Conjunctivitis is one of the most common eye infections in children and adults. Often called “pink eye,” it is an inflammation (swelling) of the conjunctiva, the tissue that lines the inside surface of the eyelid and outer coating of the eye. This tissue helps keep the eyelid and eyeball moist.
Conjunctivitis can be caused by a virus, bacteria, irritating substances (shampoos, dirt, smoke, and especially pool chlorine), allergens (substances that cause allergies) or sexually transmitted infections. Pink eye caused by bacteria, viruses, and sexually transmitted infections can spread easily from person to person, but is not a serious health risk if diagnosed promptly.
The symptoms of conjunctivitis include the following:
See your ophthalmologist (a doctor trained to treat eye conditions) or family doctor if you have any of these persistent symptoms. Ear infections also commonly occur in children who have bacterial conjunctivitis. The ophthalmologist will examine your eyes and possibly take a sample of fluid and cells from the eyelid with a cotton swab. Bacteria or viruses that may have caused conjunctivitis can then be seen through a microscope or grown in culture for identification.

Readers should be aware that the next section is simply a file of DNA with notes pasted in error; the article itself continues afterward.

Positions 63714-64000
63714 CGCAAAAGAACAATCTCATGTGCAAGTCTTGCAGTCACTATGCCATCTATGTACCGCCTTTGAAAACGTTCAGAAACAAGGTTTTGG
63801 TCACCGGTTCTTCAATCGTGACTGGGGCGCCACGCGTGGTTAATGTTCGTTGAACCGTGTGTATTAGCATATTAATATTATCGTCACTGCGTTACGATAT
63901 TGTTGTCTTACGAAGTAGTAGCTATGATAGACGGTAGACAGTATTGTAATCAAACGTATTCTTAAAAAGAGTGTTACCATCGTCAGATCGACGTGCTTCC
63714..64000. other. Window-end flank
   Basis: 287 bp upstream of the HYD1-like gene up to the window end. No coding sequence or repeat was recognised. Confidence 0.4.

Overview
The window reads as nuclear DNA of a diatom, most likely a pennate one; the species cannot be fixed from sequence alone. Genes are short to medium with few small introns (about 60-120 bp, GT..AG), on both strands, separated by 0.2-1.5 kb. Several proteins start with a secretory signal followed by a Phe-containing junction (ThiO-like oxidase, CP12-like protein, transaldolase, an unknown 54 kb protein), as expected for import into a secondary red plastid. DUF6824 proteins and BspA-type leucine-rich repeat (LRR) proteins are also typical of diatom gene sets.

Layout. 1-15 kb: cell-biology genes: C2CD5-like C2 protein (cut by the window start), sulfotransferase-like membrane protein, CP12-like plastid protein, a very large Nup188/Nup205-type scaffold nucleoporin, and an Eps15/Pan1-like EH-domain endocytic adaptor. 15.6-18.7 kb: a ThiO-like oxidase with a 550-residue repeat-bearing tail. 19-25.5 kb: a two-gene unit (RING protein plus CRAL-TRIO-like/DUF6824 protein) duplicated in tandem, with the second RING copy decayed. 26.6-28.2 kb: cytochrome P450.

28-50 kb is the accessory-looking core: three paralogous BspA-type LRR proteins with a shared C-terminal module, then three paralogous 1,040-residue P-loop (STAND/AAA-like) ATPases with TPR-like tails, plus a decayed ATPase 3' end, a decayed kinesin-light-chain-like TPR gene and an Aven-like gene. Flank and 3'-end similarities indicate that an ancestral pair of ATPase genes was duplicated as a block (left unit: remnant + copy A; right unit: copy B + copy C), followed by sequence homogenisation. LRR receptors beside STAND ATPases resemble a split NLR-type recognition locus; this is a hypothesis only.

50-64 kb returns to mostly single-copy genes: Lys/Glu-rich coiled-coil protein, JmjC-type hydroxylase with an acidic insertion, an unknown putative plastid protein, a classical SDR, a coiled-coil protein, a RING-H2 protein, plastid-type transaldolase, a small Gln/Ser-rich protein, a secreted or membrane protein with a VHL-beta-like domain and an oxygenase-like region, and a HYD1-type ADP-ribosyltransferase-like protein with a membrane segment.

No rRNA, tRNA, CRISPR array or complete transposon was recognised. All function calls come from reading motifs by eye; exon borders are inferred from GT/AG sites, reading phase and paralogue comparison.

Being around a person who has conjunctivitis and wearing contact lenses may increase your risk of getting conjunctivitis, but the outcome is usually very good with treatment. Washing your hands thoroughly can help prevent the spread of infectious conjunctivitis.
Please note that eyes can become re-infected. Call your doctor if symptoms return or if vision decreases after being treated.
Take these measures to relieve the symptoms of conjunctivitis:
Non-prescription “artificial tears,” a type of eye drops, may help relieve itching and burning from irritating substances. (Note: Other types of eye drops may irritate the eyes and should not be used). Do not use the same bottle of drops in the other eye if it is not infected.
If your child has bacterial or viral conjunctivitis, keep him or her home from school or day care until he or she is no longer contagious.
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This information is provided by the Cleveland Clinic and is not intended to replace the medical advice of your doctor or healthcare provider. Please consult your healthcare provider for advice about a specific medical condition.
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